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Tempe Directory of Historic Buildings 

Tempe has more than 200 historic buildings. Enjoy this searchable directory of information and photos.  For more information on any of these properties or to learn how your property can be listed, please contact Tempe Historic Preservation Officer 

Many of the properties on the Tempe Historic Register, the National Register of Historic Places or the list of historic eligible properties are privately owned and not open to the public. Please respect the privacy of those who may be living in these houses. 

Historic Eligible is a formal classification of parcels which contain buildings, structures, or sites which meet the criteria for designation as a Tempe Historic Property, but which have not been formally designated as "Historic." 

How to Use This Directory

You may search this directory by the categories of Tempe Historic Register, National Historic Register and Historic Eligible Properties. Simply click the down arrow on the All Categories box below and select the one you would like to see. All the properties in that category will appear.  

Location:  333 E. Carver St.
Survey Number: HPS-126
Year Built: 1920
Architectural Style: Bungalow - Spanish Colonial

The 1920 Lowell Redden House is significant for its Bungalow styling executed totally in concrete.

Brothers Lowell and Homer Redden arrived in Tempe in 1888. Lowell farmed on McClintock Road before buying the 80-acre farm on Carver. Much of the acreage was in pecans, which Redden continued to raise until his death in 1944. The house was built over several years by Homer and Lowell, beginning in 1920, with assistance from Homer's son, Leonard. The house continued to be occupied by family members until the 1970s.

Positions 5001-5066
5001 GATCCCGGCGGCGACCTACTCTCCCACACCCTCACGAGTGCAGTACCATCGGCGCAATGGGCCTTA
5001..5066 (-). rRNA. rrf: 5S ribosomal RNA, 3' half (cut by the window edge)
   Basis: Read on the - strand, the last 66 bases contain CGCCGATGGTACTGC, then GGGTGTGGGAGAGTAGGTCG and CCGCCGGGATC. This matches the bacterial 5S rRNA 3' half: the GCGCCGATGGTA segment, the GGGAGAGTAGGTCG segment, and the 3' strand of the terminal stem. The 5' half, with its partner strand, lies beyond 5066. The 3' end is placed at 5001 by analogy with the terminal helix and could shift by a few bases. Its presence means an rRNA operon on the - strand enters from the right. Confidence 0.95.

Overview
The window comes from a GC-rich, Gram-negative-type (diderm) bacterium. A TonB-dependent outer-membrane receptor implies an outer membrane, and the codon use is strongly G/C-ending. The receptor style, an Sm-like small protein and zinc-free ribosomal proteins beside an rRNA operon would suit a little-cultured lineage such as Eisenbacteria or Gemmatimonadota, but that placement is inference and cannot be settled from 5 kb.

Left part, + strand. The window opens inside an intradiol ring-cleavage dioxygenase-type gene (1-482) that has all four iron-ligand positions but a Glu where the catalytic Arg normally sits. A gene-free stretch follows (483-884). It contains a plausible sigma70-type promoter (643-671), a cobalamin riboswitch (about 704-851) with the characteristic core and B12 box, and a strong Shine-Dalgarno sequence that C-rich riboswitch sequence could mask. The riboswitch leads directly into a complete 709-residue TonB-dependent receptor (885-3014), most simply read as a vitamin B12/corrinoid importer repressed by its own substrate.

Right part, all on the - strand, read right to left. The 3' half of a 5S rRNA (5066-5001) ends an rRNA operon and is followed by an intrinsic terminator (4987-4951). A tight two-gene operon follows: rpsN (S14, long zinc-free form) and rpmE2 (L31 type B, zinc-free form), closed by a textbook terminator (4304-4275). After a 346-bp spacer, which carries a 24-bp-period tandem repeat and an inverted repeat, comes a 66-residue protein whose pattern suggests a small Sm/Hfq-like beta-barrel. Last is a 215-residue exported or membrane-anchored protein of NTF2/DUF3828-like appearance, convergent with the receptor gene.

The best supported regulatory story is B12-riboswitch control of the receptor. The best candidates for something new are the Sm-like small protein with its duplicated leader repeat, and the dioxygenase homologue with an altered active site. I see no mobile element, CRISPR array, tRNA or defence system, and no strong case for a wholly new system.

This house is important for its Bungalow styling executed totally in concrete. This unusual fireproof construction method applied to the Bungalow style makes this Spanish Colonial Revival house a unique example in the Tempe area. The building is constructed of cast-in-place concrete reinforced with 2-inch thick iron rods. The roof is also built of concrete. Although the site has been walled off with a modern stucco and brick fence, the building retains its character-defining elements such as tapered columns, wood supports at eaves, etc.

National Register Nomination, 1985

Tempe History Museum Historic Property Survey - HPS-126 Lowell Redden House
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